Marcus Powell: A new and powerful relationship with patients

marcus-powell-portraitThe NHS five year forward view talks about harnessing the “renewable energy represented by patients and communities” and the need to “engage with communities and citizens in new ways, involving them directly in decisions about the future of health and care services.” We know that one of the founding principles that underpins the NHS at its best is that it’s “of the people, by the people and for the people.”

Now more than ever this is becoming true not because the Five year forward view says it but because it’s demanded by patients, communities and the population the NHS serves. Simon Stevens recognised this changing relationship when he talked about the NHS as a social movement. This can’t be controlled or mandated – it’s happening and it should be embraced and celebrated as a force for good and renewal.

In a binary world the access to information and knowledge by patients eager to share in the decision making process regarding their care is restricted to doctors and the medical profession. This colludes with the ability for the powerful experts to remain powerful. However in a digital world information and knowledge is freely accessible to everyone which challenges the traditional notion of leadership and power. Everyone becomes a leader and everyone becomes powerful. This is a fundamental challenge to the old paradigm and enables patients to truly embrace the opportunity to become partners and share in the decision making that affects their care.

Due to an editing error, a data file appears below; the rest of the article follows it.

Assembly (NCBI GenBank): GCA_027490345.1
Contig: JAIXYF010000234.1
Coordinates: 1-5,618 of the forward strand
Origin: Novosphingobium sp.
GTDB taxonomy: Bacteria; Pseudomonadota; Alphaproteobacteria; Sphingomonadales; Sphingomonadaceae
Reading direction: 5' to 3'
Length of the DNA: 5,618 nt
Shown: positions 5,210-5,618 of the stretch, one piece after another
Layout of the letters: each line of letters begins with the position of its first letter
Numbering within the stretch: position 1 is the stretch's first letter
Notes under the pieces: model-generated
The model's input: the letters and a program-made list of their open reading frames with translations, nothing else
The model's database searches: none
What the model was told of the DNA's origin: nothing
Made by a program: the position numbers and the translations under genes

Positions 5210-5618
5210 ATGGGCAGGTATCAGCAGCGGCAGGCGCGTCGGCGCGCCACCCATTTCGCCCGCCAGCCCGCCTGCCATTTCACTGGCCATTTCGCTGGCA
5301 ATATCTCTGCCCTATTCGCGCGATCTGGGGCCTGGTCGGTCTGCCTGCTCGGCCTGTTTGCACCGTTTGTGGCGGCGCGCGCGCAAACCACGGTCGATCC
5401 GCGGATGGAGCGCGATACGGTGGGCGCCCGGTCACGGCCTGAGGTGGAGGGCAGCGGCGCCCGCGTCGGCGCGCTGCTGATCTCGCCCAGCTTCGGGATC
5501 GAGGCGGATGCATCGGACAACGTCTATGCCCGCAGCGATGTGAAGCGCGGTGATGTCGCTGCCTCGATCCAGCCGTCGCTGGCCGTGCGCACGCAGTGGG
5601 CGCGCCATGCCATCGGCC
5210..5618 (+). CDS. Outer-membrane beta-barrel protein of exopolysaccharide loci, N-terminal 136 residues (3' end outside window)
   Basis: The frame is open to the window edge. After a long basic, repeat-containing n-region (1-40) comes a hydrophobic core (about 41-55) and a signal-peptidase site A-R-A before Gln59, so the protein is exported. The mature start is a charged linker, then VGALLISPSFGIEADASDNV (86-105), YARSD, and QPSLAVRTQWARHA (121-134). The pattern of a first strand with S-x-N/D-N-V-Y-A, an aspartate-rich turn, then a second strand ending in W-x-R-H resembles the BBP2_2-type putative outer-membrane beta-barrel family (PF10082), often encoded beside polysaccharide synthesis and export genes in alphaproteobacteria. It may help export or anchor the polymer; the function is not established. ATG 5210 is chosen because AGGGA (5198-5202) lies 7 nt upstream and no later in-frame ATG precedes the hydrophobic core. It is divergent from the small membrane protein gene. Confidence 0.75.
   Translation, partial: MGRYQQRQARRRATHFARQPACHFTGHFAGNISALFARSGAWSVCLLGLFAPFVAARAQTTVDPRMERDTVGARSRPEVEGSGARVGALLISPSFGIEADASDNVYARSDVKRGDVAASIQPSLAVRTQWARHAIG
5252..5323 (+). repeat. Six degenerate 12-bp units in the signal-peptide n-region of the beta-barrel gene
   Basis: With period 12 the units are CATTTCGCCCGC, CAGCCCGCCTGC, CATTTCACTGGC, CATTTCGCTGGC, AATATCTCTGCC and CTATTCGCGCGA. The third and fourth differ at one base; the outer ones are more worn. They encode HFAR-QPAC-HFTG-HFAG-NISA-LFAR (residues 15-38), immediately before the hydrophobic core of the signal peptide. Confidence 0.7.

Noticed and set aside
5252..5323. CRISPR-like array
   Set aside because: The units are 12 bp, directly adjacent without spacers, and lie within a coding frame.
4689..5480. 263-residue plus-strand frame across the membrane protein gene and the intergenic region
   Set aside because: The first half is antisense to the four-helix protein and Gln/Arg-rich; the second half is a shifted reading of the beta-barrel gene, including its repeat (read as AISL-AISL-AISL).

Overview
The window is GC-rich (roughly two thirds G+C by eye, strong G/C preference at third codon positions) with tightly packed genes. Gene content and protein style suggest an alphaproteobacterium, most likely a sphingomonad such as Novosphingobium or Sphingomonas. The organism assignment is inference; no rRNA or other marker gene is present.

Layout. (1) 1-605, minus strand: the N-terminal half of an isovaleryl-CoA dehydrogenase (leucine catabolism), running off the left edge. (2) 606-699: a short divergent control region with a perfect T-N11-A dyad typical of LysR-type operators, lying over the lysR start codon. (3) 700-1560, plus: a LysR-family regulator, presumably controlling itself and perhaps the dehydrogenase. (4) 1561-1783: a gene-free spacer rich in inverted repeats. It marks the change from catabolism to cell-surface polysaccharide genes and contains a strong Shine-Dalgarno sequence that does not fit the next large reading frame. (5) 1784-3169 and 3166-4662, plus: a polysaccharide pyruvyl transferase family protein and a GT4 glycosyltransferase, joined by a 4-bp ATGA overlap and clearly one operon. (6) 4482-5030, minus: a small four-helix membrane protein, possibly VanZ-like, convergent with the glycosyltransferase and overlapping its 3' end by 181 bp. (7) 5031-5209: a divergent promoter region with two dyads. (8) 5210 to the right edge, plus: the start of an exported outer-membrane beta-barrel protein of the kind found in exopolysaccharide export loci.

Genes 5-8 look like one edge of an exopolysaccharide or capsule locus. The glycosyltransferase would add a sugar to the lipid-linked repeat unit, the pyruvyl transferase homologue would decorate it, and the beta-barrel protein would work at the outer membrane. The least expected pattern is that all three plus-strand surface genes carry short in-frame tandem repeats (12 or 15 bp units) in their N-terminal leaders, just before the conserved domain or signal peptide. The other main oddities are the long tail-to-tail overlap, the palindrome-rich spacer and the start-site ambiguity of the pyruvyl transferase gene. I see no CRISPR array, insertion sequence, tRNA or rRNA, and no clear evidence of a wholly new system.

However this is easier said than done. But the choice is not whether but when the leaders of health ride this wave. Failing to do so will see them swamped.

With the aim of supporting new and positive innovations in this space, The King’s Fund have been nurturing this changing patient relationship for the last 12 months by supporting a number of projects where patients have worked in ‘collaborative pairs’ with doctors and other health professionals. This has given us insight into the power when patients and healthcare professionals collaborate in determining individual care pathways. Yesterday we published a new guide to building collaborative relationships with patients based on the lessons from this work.